No important comments about technique, really. This time I did the long, slow cooking on two outdoor grills after smoking the slabs over pecan. I went a total of about 4.5 hours, rotating 5 large slabs, keeping the heat between 225 and 250 degrees. If you want some really, really high quality discussion of ribs, try this website: http://amazingribs.com/ . This might be the best food site I've ever seen, and he covers far more than ribs. I know it's far better than what I'm writing and providing. However, it is limited in focus to the grill / casual cooking world.

Halibut with Asparagus Veloute

This recipe is adapted from a Gordon Ramsey creation. It uses surprisingly few ingredients. The key here is that there will be few goes back and forth with ice bath, pureeing, straining and re-heating the asparagus and sauce. However, this can be done one sauce pan, one saute pan, a chinois and a bowl (or two).

Fresh tagliatelle is an option and was my original plan. Then, after buying halibut and asparagus, I realized I only had one egg - not enough for fresh pasta for five people. Oops.

Halibut with Asparagus Veloute

1 pound asparagus, trimmed carefully.
  • Only break off the smallest stem end piece you can. Most of the asparagus will be pureed. Then trim the tips to 2" lengths.
  • Prepare an ice bath. Sounds fancy right? It's a bowl of water with ice cubes - big enough to hold the asparagus. 
  • Bring a large pot of salted water to a boil.
  • Toss the asparagus in the water for 3 minutes. Test for doneness, and remove with a strainer or slotted spoon and immediately place in the ice bath. 
  • When cool, reserve the tips and chop the stems into small pieces
1 shallot, diced
1/2 cup fresh fennel, diced
2 sprigs fresh tarragon
1 cup chicken or fish stock
2 cups baby spinach leaves
3 tablespoons heavy cream
  • Saute shallots, fennel and tarragon in 2 tablespoons olive oil until softened, about 4 minutes.
  • Season with salt and fresh ground pepper
  • Add the stock and bring to a boil. Reduce to a simmer for 4 minutes.
  • Add the spinach until it is wilted and fully incorporated. Remove from heat.
  • Blend these sauce ingredients, and pass through a chinois into a bowl. Return sauce to a small saucepan over a very, very low flame.
  • When you start the step below for cooking the fish, add asparagus tips to sauce to heat through.
1 pound fettuccine
2 tablespoons butter
Kosher salt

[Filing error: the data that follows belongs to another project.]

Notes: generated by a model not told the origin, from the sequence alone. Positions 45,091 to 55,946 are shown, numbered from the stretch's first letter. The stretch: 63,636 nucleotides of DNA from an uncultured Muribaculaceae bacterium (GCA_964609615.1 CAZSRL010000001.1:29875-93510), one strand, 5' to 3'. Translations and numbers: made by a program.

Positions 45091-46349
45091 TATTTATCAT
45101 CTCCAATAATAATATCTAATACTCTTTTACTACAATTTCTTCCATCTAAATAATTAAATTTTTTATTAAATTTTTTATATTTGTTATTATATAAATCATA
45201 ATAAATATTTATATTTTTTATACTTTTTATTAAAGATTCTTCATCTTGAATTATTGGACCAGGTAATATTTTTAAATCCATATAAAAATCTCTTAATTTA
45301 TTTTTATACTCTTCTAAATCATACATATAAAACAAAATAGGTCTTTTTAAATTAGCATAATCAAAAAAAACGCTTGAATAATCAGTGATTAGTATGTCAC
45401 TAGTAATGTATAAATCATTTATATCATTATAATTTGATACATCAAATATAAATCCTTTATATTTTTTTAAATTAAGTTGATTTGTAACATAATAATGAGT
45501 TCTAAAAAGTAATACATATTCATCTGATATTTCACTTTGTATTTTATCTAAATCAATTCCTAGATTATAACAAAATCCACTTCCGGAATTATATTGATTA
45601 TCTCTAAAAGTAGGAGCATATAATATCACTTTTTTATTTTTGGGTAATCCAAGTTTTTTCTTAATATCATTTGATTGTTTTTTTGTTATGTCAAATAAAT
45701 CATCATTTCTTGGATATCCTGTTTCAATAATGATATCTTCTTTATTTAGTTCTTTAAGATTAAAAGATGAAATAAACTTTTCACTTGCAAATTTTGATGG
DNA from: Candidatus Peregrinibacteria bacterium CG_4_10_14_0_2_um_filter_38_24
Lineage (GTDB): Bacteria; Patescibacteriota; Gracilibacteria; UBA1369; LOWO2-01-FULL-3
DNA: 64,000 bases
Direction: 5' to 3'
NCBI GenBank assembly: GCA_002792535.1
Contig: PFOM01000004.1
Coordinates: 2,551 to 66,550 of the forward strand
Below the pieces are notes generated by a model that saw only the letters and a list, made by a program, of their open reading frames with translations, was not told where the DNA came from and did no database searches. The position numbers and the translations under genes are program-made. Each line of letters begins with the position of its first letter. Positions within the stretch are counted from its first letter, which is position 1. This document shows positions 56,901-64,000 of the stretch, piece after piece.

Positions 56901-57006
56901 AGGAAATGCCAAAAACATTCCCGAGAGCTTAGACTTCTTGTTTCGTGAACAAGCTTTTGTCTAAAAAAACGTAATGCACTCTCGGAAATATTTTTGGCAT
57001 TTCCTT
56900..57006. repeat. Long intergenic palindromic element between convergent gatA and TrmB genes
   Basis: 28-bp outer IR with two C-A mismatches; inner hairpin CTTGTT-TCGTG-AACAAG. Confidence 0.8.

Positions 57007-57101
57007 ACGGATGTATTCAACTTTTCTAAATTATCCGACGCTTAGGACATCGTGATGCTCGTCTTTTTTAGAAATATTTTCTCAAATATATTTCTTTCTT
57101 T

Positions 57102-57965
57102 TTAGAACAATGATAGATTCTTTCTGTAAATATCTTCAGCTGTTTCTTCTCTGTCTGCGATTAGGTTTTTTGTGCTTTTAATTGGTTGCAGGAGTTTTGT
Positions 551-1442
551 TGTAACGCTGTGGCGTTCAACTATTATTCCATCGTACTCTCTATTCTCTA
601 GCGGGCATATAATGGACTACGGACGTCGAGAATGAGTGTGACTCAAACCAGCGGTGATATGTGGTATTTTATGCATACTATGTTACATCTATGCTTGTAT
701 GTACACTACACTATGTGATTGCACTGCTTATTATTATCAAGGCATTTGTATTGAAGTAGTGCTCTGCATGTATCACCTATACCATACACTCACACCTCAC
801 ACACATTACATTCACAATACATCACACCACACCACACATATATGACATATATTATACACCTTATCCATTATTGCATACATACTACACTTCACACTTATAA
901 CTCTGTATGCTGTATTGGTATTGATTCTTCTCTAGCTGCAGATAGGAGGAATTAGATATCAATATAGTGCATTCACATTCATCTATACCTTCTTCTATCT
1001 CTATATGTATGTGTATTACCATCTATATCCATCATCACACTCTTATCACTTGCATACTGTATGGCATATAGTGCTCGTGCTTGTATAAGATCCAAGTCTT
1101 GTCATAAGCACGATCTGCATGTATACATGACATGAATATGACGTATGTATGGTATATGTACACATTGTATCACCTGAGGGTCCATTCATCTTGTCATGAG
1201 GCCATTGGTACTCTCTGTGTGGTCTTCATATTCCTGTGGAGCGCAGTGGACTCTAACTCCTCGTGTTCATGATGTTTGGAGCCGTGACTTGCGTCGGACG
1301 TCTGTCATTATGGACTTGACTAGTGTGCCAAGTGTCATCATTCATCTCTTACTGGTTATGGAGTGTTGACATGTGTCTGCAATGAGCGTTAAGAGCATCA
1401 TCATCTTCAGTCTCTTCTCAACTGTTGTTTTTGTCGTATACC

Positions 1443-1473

• Return water in large pot to a boil. Add pasta and cook per directions.
  • Drain and rinse pasta, then drain and rinse one more time with warm water. Quickly add butter, combine to melt, then return to the pan to the warm burner (turned off). This will keep the pasta warm but not sticking to itself. Season with a pinch of kosher salt.
5 portions halibut fillet, approx. 1/3 pound each, about 1 inch thick or slightly thicker
3/4  cups chicken or fish stock
Fresh chives
  • Heat a tablespoon of oil in a nonstick skillet.
  • Season fish with salt and fresh ground pepper
  • Add asparagus tips to saucepan with veloute
  • Cook the fish for 1 minute per side.
  • Add stock and bring to a boil. Continuously spoon the sauce over the fish. You may want to tilt the pan to gather the stock from the edges.
  • Cook until stock has mostly evaporated, and fish is cooked through.
Serve fish atop a bundle of fettuccine, placing asparagus tips decoratively. Spoon a liberal amount of veloute over the fish and surrounding the pasta (even though I didn't do that in the pciture above - it would look better!).

Jamie Oliver's "Proper" Chicken Caesar Salad

I'm not quite sure how the word 'proper' slipped into the title Jamie Oliver gave to this salad, excepting that the wor itself is a common Britishism. I'm going to step on the toes of his so-called proper salad by showing you a picture that clearly has arugula, radicchio and endive in addition to romaine. So there.

Actually, I'm quite excited to share this recipe and technique. Last week I got copy of Oliver's book Jamie at Home, and have actually made this caesar salad three times since. Granted, I had a lot of croutons and caesar dressing left over after making a double batch for the homecoming dinner. But it was so good we kept making it every other day.